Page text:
Whenever you run a company that’s visited by customers who came for your requirements inside their car you can find ways to make more money from them, and indeed accumulate clients, by letting them charge their electric vehicles on your website for free.

Electric vehicles and hybrids only account fully for a tiny percentage of vehicles on the roads today but the amount will probably increase considerably over another several years as the us government aims to ban the sale of new petrol and diesel vehicles by 2040. Some MP’s already are saying that this is too much time to wait, and the date should really be brought forward to 2030. Whatever happens as regards that, the us government is encouraging people to buy electric vehicles by offering grants for the installing of EV charging points in the house and in the workplace.

The Office for Low Emission Vehicles is offering what is called the OLEV Grant, specially named the Electric Vehicle Homecharge Scheme (EVHS), that is 500 towards the cost of a receiving point. Additionally, in Scotland you can get up to further 300 from the Energy Savings Trust Scotland. So a typical electric car charging points installation costing 999 may be obtained for 199, saving 800. Whenever you run a company, you can obtain grants of as much as 10,000 towards the cost of installing charging points.

Whenever you start to consider this from the viewpoint of a company, you can find ways to earn money from it. How many individuals drive to the supermarket to do their weekly shopping? Quite a few, wouldn’t you say? And in the event that you run a store and install plenty of charging points which customers may use to charge their car free of charge machine learning fleet management, rather than spending money on the electricity by charging in the home, where are they likely to do their weekly shopping?

Bearing at heart that at this time you can get very large grants for installing EV charging points included with the truth that more and more customers will be with them, offering free charging will probably encourage clients to come quickly to your store rather than another.

Then there is another factor. What about those drivers who are now living in flats or in terraced houses in streets where you can find no front gardens? They’ve to park in the street, and you can’t run electric cables across the pavement. There is talk of installing charging points in lamp-posts and you can find actually a couple of hundred installed in 1 or 2 boroughs, but this would have to be rolled from a massive scale.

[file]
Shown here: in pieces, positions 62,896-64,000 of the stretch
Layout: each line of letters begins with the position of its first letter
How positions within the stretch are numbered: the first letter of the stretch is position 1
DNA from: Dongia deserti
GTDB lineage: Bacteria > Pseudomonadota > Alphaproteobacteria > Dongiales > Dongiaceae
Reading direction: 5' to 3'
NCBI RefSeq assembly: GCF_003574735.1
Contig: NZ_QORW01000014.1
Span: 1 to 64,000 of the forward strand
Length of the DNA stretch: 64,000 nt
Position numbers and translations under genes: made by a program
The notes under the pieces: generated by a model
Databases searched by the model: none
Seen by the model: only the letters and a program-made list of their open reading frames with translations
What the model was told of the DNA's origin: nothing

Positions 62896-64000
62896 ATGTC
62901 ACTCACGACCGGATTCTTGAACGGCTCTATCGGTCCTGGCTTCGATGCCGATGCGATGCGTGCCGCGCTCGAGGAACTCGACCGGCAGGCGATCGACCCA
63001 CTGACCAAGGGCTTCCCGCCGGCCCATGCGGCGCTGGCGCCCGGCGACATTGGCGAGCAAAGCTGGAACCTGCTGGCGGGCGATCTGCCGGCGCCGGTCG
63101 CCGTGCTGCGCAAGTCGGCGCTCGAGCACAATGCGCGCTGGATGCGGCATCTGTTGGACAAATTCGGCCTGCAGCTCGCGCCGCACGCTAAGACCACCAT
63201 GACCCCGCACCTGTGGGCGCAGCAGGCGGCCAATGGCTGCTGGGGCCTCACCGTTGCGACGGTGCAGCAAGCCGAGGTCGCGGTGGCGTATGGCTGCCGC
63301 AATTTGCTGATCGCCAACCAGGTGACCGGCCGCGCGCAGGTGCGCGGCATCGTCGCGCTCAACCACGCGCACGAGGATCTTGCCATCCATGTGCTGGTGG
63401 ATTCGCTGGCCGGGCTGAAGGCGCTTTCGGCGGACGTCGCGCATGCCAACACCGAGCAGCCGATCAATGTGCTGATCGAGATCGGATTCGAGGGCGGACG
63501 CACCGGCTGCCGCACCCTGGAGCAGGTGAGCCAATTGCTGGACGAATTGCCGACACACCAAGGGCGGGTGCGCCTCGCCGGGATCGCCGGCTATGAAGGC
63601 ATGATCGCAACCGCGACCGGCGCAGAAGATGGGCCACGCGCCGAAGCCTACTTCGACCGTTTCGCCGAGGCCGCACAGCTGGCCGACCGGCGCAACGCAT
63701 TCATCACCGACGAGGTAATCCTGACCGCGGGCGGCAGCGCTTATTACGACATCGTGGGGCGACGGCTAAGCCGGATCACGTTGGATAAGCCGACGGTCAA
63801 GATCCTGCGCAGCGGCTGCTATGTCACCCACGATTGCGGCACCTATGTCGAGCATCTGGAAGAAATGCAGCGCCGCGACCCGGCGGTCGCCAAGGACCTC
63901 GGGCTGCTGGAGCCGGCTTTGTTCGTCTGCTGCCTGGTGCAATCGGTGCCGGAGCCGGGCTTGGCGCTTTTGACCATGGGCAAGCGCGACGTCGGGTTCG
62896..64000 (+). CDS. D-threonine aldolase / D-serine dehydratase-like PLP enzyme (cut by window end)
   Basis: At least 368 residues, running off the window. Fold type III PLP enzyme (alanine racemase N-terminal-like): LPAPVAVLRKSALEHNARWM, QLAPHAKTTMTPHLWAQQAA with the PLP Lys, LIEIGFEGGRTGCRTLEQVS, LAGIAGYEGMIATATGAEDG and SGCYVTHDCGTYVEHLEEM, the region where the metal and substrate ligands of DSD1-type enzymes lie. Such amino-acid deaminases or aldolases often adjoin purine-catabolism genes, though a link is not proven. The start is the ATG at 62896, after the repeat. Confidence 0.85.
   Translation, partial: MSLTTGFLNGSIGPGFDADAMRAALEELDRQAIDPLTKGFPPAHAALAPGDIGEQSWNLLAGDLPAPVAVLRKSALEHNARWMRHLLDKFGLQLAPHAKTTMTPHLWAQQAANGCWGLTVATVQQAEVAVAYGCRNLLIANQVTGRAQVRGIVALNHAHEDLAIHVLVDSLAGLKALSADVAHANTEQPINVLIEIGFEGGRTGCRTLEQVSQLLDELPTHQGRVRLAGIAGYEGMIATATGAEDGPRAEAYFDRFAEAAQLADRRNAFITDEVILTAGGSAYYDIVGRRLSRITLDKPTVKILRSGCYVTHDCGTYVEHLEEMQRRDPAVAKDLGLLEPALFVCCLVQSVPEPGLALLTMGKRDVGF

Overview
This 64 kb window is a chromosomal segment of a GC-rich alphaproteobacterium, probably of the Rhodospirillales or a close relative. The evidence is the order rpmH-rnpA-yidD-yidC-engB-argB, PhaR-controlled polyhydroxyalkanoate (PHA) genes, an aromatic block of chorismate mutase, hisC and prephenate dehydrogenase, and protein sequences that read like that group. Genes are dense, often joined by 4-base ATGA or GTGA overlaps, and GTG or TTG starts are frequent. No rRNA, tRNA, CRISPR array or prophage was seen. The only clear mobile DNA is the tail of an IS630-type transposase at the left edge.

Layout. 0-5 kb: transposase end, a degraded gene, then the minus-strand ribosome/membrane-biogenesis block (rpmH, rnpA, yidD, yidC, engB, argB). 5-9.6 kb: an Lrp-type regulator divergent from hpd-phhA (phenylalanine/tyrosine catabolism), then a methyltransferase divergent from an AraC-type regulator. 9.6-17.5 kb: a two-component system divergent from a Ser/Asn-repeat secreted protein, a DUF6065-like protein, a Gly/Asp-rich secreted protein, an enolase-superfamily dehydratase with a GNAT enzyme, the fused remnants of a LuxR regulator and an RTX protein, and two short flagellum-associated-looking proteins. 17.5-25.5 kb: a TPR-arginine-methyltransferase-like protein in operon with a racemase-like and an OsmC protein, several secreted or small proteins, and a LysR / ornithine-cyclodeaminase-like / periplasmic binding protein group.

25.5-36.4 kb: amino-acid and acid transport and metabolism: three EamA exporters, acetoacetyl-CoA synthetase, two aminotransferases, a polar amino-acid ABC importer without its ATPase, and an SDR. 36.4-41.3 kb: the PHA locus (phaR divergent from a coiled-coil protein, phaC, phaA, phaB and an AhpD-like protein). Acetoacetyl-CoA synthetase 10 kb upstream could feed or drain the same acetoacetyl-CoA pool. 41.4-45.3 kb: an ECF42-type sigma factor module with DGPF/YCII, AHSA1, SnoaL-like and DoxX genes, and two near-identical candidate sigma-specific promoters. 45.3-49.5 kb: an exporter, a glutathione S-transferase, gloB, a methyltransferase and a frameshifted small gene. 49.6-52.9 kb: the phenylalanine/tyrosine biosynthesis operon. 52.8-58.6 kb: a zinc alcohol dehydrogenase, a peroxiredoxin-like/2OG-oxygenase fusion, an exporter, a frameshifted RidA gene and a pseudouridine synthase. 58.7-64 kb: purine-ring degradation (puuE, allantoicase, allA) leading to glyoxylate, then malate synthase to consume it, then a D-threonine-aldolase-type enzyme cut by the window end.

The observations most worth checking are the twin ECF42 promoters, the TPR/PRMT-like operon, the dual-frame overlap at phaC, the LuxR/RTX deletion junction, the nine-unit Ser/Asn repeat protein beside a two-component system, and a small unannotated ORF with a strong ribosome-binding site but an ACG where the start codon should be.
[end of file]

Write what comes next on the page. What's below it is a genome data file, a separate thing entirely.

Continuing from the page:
Obviously, in the event that you will offer free charging you have to pay for the electricity, and this will depend on the energy rating of the charger and the length of time taken to charge. If a 7kWh top up charger is used for an hour or so this may give a typical vehicle an additional 25 miles and cost the company 0.84p at a rate of 12p per kWh. With a 50kWh fast charger exactly the same car would add 175 miles in an hour or so and cost 6.00.

Obviously, nobody says that you have to offer free charging, although that’s one means of doing it. You could offer charging at a nominal rate to cover the cost of the electricity. Like that, other than the installation cost, you can find no ongoing costs, and yet you still keep the client on your own premises for exactly the same amount of time. This is quite suited to businesses whose customers need or desire to charge their vehicle and are willing to pay something for the service.

Obviously, there is another model that you could utilize and that’s one where you make a profit on the charging. You’ll attract less customers in this manner, if your customers have limited choice about where they can charge then they will still tend to see your business.

There is even another possibility and that’s that some installers and providers of chargers may offer to install totally free and operate the chargers on a profit-making basis.

Certainly, it will probably be many years before everyone is driving electric vehicles, but now’s the time for you to consider how you can benefit.

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